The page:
Socialist Worker

Victim of racism and injustice

by Hassan Mahamdallie
Issue No. 1674

'IF YOU defend yourself against a racist attacker, you get a life sentence like Satpal Ram. If you don't defend yourself, you end up six feet under like Stephen Lawrence.' So said Lawrence family solicitor Imran Khan to a packed public meeting last week at the House of Commons called by the Free Satpal Ram Campaign.

Satpal Ram is the victim of racism twice over - first at the hands of a thug, and second at the hands of the British state. He has now spent 13 years in prison for defending himself against a racist attack. In 1986 Satpal was eating a meal in a Bengali restaurant when he was attacked with a broken bottle by a drunk racist called Clive Pierce. Pierce was 131/2 stone. Satpal was 91/2 stone. Satpal, fearing for his life, defended himself with a small knife he used in his job at a warehouse. Both Pierce and Satpal went to hospital. But Pierce pulled out his drip and discharged himself. He died shortly after.

Satpal was arrested for murder. At court he was given terrible advice by a solicitor, who told him that he couldn't plead self defence. Satpal was given ten years for murder. Because Satpal has refused to 'admit his guilt' he has been punished by the state. As campaigner Gargi Battacharya told the meeting, 'Satpal has been in prison for 13 years. It hasn't been an easy ride. He has borne the brunt of the system. He has been moved 55 different times to make sure he cannot contact his supporters. He has been in since he was 19 years old. He is now 32. It's a big chunk of his life.'

As Satpal himself has written, 'I have endured mental cruelty. I am often held in total isolation in solitary confinement, having to endure prolonged deprivation, psychological abuse, constant intimidation, starvation diets and physical torture. On occasions I have been shackled by a body belt and thrown into strip cells, having to sleep on the floor naked for days on end.'

Satpal's case has now been taken up by solicitor Gareth Peirce. She has represented other people suffering injustice, like the Birmingham Six. She told the meeting, 'This is an emergency. We do not have very much time.' Gareth explained that Satpal's latest parole hearing is coming up, and massive pressure needs to be put on the authorities to release him. She also explained how the Criminal Cases Review Commission, set up to look into injustices such as Satpal's, was 'not minded to reopen the case'.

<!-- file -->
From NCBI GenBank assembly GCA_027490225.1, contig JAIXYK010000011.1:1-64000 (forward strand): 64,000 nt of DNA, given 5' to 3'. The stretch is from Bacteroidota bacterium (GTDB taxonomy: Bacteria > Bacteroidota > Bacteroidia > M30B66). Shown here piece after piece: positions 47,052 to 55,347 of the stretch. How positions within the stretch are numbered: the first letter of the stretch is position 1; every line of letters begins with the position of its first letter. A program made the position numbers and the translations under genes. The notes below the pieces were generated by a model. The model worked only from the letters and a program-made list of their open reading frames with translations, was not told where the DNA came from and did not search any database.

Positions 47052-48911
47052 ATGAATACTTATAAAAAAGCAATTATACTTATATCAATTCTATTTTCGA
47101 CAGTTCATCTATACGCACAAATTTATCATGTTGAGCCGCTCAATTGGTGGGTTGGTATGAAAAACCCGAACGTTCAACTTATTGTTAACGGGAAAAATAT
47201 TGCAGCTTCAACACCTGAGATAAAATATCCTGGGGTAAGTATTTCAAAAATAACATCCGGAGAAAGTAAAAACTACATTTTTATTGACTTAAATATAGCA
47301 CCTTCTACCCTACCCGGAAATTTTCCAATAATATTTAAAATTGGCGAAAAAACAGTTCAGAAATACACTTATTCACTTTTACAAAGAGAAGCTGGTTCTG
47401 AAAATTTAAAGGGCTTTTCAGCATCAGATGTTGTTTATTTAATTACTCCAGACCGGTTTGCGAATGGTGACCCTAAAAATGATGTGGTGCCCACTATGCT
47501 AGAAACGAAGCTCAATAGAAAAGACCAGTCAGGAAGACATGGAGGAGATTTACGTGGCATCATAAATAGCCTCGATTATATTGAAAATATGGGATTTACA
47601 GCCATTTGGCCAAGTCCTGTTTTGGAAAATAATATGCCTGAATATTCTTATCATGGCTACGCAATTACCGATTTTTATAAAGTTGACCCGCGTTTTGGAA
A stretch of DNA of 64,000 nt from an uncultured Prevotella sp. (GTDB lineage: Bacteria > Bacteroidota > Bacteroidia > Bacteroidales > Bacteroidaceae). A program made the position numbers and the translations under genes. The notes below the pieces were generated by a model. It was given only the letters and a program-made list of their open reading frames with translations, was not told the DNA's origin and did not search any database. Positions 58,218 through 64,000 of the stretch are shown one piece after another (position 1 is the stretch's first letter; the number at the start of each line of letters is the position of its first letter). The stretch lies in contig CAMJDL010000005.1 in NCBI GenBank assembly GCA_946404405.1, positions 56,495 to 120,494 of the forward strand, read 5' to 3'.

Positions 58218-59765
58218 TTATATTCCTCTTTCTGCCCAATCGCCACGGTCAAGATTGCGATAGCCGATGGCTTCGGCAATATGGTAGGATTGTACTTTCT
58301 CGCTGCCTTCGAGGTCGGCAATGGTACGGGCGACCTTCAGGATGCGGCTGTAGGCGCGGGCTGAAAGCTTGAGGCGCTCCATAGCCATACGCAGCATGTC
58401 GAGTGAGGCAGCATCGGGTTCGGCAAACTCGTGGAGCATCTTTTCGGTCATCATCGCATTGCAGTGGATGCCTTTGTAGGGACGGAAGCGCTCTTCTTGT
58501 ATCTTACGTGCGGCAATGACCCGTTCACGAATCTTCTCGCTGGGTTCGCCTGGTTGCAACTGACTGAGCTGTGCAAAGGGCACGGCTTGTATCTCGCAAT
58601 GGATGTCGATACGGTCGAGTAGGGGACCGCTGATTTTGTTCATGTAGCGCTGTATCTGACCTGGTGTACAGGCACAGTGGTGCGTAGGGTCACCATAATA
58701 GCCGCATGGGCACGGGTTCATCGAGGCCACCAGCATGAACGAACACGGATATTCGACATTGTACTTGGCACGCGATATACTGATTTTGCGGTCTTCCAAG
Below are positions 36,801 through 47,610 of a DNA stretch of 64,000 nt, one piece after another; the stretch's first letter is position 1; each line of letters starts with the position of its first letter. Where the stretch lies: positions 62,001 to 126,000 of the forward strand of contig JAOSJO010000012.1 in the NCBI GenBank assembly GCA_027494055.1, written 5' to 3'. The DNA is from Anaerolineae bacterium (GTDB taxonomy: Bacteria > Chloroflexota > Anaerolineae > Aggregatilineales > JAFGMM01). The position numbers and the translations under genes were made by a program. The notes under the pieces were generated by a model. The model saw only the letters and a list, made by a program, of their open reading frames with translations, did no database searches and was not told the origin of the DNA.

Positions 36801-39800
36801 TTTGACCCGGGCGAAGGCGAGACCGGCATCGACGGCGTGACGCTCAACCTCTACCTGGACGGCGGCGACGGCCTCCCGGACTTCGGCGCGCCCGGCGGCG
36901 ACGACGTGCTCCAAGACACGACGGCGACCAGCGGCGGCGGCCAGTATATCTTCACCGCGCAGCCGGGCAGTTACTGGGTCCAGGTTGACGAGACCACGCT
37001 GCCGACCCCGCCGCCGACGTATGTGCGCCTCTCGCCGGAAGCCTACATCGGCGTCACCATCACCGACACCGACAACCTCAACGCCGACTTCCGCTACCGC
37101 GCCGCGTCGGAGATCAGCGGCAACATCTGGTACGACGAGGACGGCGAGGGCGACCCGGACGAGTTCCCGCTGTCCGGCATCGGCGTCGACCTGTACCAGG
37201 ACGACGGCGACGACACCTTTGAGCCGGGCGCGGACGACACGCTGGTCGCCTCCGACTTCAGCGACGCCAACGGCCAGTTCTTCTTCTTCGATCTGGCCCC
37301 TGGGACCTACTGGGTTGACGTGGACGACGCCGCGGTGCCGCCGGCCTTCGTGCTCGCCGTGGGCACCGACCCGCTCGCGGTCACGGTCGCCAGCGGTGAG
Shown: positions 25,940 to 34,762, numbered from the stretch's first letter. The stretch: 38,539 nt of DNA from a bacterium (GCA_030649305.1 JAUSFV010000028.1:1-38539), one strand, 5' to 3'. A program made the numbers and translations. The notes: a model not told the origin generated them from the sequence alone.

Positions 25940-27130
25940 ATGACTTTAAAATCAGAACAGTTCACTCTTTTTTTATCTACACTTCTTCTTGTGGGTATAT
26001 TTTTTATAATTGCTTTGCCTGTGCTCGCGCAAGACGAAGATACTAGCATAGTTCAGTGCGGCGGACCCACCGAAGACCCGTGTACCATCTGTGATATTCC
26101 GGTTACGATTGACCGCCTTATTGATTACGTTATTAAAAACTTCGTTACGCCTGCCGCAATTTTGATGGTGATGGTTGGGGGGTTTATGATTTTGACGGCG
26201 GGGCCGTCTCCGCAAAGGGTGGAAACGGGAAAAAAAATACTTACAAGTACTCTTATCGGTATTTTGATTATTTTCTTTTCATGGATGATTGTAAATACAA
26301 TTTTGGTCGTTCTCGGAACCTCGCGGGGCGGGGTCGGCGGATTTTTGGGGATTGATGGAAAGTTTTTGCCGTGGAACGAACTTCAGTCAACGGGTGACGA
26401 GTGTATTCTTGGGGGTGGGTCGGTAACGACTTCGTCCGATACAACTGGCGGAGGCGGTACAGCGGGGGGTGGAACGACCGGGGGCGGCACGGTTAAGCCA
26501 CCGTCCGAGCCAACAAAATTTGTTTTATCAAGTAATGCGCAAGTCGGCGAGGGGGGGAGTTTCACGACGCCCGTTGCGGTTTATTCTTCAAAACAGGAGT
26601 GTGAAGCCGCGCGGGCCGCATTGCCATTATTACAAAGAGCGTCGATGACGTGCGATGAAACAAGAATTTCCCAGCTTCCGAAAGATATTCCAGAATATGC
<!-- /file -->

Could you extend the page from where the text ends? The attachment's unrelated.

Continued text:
She added that Satpal's imprisonment in 1986 had to be seen in the context of the British state's crackdown against black people after the Handsworth riot in Birmingham the year before. 'Satpal has been convicted and destroyed by everyone in the legal system. It is a total national disgrace - the worst example of injustice and racism,' said Gareth.

Satpal's case has been gathering a lot of support, including the band Asian Dub Foundation (ADF). They have publicised the injustice on a record, Free Satpal Ram. On Monday they held a big London fundraiser for the campaign. ADF's John Pandit told the meeting, 'If this case could be known across the country this could really start shifting.' Everyone should raise this example of racist injustice wherever they can and force the British state to release Satpal Ram.

Contact the Free Satpal Ram Campaign, 101 Villa Road, Handsworth, Birmingham B19 1NH for petitions and model letters.

Straw lets police off

IMRAN KHAN spoke at the meeting of his anger that 'nothing has changed since the Lawrence inquiry'. He said, 'What I find galling is that the Labour Party have chosen to use the Lawrences to say, 'We're anti-racist - look what we've done.' This government has gone back on nearly everything it committed itself to.'

Imran mentioned that the government announced in the Queen's Speech it was extending the Race Relations Act to cover public bodies such as the police and prison service. However, there is anger that New Labour has watered down the proposals to avoid doing anything about tackling the institutional racism highlighted by the Lawrence inquiry. Although the behaviour of individual police officers will be covered by the act, the fact that black people are six times more likely to be stopped and searched than white people will not.

Commission for Racial Equality head Sir Herman Ouseley, who is said to be stepping down because of disappointment with New Labour, slammed home secretary Jack Straw. Ouseley said, 'We are astonished the government has decided to restrict the changes in law to this. It will mean that the drive against institutional racism called for in the Stephen Lawrence inquiry will be hampered from the start.'

Free Satpal Ram website:

The Asian Dub Foundation website also has information:

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Article information

Sat 27 Nov 1999, 00:00 GMT
Issue No. 1674
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